As I have mentioned in previous reviews, I work in the film industry. I’ve worked all over a film crew, and have gotten my hands dirty on all kinds of sets. As COVID-19 hit, I was prepping for one of the bigger gigs I’d gotten in a while, and happily looking forward to another hectic, exhausting few weeks of filming. Then, everything changed. We went on lockdown in Los Angeles (sorry, “Safer at Home orders”…) the day we were supposed to begin filming. Since that very moment, as we’ve all watched the world crumble around us, I’ve watched the likelihood of the return of my industry crumble with it. Odds are, if you’re reading this, you’re at least interested in if not involved in the business of film, so I’m sure I don’t have to explain to you how impossible it feels to make a movie with our “new normal”. Unions and production companies are touting projected business plans which seem totally unrealistic and intangible. People are jumping ship left and right. How do you have a film crew in a set and maintain social distancing? What happens to scenes of intimacy? How do we possibly keep everyone safe? THE PANDEMIC ANTHOLOGY shows us that film production is still possible in a COVID and post-COVID world. It seems impossible, but it’s true. THE PANDEMIC ANTHOLOGY features fifteen short films, made utilizing what equipment filmmakers had in their homes, mid quarantine. The results of a contest held by Fantaspoa film festival, THE PANDEMIC ANTHOLOGY highlights our truest fears and our wildest fantasies about quarantine and the pandemic. Endless Quarantine, the first of the fifteen films, highlights what would happen if the virus spread in ways we aren’t prepared for, and as a planet we were unable to flatten the curve and find solutions until it was far too late. Several of the films center on the complete panic and destruction surrounding someone breaking quarantine. Pet food, toilet paper, lots and lots of video chats… these are all crucial parts of the films that make up THE PANDEMIC ANTHOLOGY. A remarkable thing this film taught me is what filmmakers can do with quite literally the bare minimum. Visual effects. Self-scoring their own films. Films shot entirely over Zoom utilizing screen recordings. Casting of family members quarantining with the filmmakers. Utilizing their own homes as sets. The genius ingenuity of each filmmaker shines, and shows me that there just may be hope for the future of film, even if it looks a little different for a while In a strange way, I found comfort watching THE PANDEMIC ANTHOLOGY. It made me feel so much less alone with the myriad emotions quarantine has caused – anger, fear, grief, depression, isolation, anxiety, paranoia… every film has aspects and flashes of these feelings. As isolated as we all are right now, there is a deep truth, as cliche as it is, that we are all in this together. We may not all be sharing the exact same experience, but our hearts are experiencing similar pain and heartache as we navigate the impossibilities in front of us. THE PANDEMIC ANTHOLOGY is a time capsule, and years from now should be required viewing as we educate about the last global pandemic (finger’s crossed).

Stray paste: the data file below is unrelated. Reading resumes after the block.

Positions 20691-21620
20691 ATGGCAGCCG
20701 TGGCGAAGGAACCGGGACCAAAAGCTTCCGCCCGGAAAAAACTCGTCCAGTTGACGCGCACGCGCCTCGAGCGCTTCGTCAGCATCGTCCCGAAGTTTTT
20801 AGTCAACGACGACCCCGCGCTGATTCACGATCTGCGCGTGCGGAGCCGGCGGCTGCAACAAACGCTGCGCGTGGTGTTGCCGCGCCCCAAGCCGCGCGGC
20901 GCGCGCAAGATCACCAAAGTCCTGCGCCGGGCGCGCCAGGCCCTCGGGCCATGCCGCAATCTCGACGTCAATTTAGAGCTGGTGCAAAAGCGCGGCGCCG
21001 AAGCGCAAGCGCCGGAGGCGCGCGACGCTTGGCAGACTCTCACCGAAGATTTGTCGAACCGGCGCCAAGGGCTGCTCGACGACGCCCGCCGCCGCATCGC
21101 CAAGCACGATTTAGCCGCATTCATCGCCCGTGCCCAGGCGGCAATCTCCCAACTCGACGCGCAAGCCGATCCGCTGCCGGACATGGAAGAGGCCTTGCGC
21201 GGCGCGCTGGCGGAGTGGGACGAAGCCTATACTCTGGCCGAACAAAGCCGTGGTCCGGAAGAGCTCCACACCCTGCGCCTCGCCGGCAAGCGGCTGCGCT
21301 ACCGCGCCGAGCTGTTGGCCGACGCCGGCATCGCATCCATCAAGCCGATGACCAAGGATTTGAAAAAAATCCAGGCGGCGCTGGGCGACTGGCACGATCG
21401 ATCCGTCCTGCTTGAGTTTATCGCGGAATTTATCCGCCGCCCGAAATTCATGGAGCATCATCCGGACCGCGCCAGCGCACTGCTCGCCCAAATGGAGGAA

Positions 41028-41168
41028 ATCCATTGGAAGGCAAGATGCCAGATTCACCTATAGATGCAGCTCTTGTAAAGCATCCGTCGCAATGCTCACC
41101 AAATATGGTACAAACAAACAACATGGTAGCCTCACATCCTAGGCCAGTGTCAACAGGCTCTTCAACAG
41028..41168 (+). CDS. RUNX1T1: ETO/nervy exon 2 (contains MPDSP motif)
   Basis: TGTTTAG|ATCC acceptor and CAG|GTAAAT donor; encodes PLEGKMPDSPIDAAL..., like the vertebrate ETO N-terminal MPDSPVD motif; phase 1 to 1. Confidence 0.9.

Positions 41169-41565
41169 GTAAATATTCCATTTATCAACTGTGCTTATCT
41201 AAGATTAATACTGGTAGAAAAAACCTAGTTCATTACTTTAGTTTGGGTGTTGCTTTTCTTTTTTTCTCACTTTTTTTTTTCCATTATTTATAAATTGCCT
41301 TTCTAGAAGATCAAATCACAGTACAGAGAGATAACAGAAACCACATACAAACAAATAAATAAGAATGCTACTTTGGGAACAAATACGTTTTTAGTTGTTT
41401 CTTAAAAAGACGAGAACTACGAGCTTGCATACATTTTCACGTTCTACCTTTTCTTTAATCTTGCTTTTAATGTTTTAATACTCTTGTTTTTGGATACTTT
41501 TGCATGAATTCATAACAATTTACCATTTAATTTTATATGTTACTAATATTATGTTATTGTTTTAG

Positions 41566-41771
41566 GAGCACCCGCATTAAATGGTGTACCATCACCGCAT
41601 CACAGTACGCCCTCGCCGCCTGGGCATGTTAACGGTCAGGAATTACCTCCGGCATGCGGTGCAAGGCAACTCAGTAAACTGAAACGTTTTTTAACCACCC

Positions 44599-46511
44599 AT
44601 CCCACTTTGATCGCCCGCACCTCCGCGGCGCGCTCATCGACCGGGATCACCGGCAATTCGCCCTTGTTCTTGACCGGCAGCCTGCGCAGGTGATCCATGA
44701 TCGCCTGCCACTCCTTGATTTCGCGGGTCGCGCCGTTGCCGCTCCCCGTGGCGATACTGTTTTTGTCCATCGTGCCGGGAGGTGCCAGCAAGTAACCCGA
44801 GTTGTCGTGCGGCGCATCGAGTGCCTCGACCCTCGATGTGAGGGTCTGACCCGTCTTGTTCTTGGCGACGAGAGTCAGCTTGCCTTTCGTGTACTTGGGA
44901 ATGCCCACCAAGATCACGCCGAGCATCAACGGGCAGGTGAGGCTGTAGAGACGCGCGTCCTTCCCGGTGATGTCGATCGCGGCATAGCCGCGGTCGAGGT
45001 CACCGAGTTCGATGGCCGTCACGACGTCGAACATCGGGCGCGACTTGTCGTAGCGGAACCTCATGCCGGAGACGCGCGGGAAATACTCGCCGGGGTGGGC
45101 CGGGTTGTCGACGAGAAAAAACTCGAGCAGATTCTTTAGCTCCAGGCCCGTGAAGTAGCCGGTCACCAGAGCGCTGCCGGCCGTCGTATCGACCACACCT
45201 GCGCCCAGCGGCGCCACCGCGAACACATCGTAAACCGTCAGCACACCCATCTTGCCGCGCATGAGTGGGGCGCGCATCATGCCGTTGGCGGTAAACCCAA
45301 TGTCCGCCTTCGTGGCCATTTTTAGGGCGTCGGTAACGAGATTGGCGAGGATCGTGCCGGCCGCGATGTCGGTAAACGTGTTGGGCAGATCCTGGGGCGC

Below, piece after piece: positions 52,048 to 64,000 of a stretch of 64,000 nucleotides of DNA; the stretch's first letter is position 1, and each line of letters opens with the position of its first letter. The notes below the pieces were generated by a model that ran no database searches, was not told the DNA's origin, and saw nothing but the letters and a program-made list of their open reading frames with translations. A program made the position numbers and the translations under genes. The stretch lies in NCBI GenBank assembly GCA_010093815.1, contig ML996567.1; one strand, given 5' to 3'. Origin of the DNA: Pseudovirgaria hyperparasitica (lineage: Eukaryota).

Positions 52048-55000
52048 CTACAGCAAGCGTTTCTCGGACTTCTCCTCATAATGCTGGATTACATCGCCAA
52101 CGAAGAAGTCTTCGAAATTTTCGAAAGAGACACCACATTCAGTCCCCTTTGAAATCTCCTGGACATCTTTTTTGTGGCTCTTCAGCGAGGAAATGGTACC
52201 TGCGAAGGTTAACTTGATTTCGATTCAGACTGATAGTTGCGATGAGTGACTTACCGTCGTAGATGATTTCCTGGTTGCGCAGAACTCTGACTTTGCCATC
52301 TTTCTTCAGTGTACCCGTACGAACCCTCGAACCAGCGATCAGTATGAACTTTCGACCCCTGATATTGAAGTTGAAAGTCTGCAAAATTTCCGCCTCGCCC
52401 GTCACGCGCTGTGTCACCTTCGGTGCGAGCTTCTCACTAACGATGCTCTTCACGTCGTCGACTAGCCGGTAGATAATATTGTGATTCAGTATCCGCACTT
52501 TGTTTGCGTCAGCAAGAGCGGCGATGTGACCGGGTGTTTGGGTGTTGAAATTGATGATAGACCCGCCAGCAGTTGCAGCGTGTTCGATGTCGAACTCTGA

Makeup Artist, Monster Maker, Educator, Producer, Haunt-lover, and all around Halloween freak. When Miranda isn't watching horror films, she's making them happen. When she's not doing either of those things, she's probably dreaming about them. Or baking cookies.